Church Banner Triptych Set

Hi Friends!

Now that you’ve seen the 3 banners for church develop individually, I’d like to explain a little more about the inspirations, and also tell you some of the hidden secrets!

A stained glass window at church, with some of the symbols of Rocco: Hat, dog, staff.

One of the inspirations was too look at some of the symbology already present in the church, and the histories of the saints themselves.

The St. James window, with the scallop and sword.

Another resource was looking at banners I could take inspiration from. I traveled to Valparaiso around the time I started the project, and initially, this banner caught my eye, for some techniques (not design).

This banner has lots of texture. Couched threads, textured fabrics, smooth fabrics, and metallic threads all play a role.

I particularly liked the couching (where you lay a thick thread on top of the fabric, then use thin threads to sew it down). There are a few pieces that are currently glued and will be couched on the St. James banner, but I abandoned the technique as not giving the effect I wanted, based on the types of fabrics I was using.

However, as I was shown the University Chapel at Valparaiso, there was one banner set that really started catching my eye. Not only were they neat on their own, they gave me clues about how to make several banners look like they belonged together.

By looking at this banner set, I learned that you could use several motifs (light, ribbons, and a scene) and by having them cross over multiple banners, and using a piecing technique to bring in multiple colors, you could still get a set.

I hope you can see that happening here too:

The following info is what I shared with the congregation about some of the hidden features and details of the set.

The Saint Banners: Did You Notice?

St. James

– The red cross actually contains some of his other symbols: the bottom is the pointed sword, and the top and sides represent his scallop(s)
– The red shield is in homage to the St. James Church coat of arms, which is a red shield with three scallops and a sword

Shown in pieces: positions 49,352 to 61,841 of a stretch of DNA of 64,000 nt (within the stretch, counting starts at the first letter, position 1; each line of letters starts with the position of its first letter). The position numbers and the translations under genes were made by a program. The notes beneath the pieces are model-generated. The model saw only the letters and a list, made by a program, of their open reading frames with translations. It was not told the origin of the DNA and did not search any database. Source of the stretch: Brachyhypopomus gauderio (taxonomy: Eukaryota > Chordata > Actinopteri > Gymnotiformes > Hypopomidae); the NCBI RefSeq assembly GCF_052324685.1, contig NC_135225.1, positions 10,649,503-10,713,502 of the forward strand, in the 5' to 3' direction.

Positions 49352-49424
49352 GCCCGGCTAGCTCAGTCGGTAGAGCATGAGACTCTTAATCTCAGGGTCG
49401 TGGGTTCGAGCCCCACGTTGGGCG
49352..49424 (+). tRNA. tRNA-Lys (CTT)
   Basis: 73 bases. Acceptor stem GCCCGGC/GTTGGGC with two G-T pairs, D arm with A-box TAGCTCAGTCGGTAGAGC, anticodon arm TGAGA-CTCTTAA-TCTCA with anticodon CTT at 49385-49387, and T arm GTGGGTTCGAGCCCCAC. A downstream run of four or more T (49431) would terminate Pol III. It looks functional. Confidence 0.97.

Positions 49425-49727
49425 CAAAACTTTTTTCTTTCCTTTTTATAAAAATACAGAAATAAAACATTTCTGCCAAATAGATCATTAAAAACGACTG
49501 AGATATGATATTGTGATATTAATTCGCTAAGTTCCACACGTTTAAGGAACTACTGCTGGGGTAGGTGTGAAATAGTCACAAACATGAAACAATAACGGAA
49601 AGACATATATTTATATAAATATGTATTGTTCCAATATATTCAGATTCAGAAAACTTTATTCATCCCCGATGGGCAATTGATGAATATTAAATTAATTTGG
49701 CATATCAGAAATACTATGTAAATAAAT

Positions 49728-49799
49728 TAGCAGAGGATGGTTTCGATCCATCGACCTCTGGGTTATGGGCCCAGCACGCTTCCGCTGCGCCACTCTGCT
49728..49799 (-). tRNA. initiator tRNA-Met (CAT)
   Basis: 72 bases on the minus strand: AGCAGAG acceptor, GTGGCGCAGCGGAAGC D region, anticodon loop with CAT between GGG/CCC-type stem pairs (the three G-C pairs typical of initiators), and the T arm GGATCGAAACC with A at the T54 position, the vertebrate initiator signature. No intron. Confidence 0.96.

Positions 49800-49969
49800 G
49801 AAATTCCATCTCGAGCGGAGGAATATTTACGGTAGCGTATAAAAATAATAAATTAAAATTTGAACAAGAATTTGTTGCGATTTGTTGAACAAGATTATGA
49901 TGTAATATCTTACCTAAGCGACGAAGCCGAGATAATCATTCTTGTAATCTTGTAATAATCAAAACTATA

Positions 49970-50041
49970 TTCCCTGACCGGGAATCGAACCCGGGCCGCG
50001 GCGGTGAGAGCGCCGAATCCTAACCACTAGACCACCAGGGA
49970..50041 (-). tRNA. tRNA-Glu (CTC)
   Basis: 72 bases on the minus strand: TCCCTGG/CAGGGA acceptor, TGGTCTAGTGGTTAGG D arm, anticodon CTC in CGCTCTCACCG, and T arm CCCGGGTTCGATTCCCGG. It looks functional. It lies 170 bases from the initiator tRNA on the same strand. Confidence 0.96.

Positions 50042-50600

St. Andrew

– Some of the blue fabrics have a nautical theme. Bonus if you notice what’s on the period on the word “St.”!
– The overall color is blue because that reinforces the nautical/fisherman theme
– The fish actually has scales, if you look closely. They are made of glitter on a see-through fabric, but the glitter is trapped because I used the fabric upside-down!
– The fish also has an eye
– The net has three ropes, representing the Trinity
– Can you see the St. Andrew’s cross? It isn’t actually made of fabric, but the negative image of the cross is formed by the blue squares, outlining the white saltire

St. Rocco

– This dog is copied directly from a medieval drawing, since St. Rocco lived in the middle ages, including the style of his eye and his collar
– There is a cross on the loaf of bread

All Three: Similarities

– The overall style is similar: the use of bold color and blocks/squares for much of the design
– All are abstract to some degree
– All have an animal
– None have humans
– Each has at least one human tool
– All use a silver fabric (sword for James, fish for Andrew, dog for Rocco)
– All are the same size and use the same background/base fabric
– All three have some form of cross

All Three: Differences

– None share any colored fabrics
– Each has a different featured color (Reds for James, Blue for Andrew, and Green for Rocco)
– Each has a different featured shape (triangle for James, diamond/X for Andrew, and upside-down V/square for Rocco)



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